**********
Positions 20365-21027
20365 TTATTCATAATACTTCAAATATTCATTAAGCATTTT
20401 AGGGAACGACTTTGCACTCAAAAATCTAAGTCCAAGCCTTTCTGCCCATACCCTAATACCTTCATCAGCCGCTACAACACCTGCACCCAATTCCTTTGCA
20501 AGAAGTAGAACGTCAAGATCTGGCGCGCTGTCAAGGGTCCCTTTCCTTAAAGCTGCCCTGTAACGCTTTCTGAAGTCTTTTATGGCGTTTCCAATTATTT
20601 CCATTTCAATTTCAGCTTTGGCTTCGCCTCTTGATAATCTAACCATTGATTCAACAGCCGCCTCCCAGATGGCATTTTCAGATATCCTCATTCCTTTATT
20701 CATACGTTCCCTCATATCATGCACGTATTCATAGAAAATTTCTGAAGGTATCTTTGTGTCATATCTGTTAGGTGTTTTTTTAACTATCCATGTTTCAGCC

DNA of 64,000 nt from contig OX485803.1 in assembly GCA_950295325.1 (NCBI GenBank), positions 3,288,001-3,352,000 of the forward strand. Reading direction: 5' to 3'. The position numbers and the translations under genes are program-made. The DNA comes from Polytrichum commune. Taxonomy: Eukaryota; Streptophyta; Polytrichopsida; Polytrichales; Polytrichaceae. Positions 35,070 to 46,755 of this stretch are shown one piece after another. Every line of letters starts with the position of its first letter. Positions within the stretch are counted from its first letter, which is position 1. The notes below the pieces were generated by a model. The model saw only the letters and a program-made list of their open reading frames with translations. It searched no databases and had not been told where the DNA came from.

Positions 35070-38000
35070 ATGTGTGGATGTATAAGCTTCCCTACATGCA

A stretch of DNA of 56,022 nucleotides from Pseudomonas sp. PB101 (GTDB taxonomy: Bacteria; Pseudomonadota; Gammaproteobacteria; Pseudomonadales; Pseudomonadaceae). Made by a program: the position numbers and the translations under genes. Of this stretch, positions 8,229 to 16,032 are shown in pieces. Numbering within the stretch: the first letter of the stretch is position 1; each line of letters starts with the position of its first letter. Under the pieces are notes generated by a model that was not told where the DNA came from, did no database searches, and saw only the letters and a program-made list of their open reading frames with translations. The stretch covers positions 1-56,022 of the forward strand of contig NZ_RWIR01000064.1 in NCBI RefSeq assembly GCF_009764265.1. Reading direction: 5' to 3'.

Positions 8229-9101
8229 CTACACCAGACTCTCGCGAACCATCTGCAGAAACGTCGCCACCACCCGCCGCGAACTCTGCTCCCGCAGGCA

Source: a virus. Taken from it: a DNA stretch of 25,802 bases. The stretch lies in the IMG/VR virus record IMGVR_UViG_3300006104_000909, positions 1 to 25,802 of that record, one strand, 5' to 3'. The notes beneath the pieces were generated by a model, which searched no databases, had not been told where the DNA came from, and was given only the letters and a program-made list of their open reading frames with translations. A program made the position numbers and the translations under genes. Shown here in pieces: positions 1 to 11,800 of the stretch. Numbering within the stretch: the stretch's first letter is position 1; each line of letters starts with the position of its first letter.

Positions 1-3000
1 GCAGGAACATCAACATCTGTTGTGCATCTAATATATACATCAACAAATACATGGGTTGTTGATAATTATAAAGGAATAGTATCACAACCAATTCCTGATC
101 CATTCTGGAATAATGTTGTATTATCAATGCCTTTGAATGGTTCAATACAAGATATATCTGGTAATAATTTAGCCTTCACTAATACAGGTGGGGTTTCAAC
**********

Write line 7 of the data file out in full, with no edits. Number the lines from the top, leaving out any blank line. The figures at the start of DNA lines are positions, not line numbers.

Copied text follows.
DNA of 64,000 nt from contig OX485803.1 in assembly GCA_950295325.1 (NCBI GenBank), positions 3,288,001-3,352,000 of the forward strand. Reading direction: 5' to 3'. The position numbers and the translations under genes are program-made. The DNA comes from Polytrichum commune. Taxonomy: Eukaryota; Streptophyta; Polytrichopsida; Polytrichales; Polytrichaceae. Positions 35,070 to 46,755 of this stretch are shown one piece after another. Every line of letters starts with the position of its first letter. Positions within the stretch are counted from its first letter, which is position 1. The notes below the pieces were generated by a model. The model saw only the letters and a program-made list of their open reading frames with translations. It searched no databases and had not been told where the DNA came from.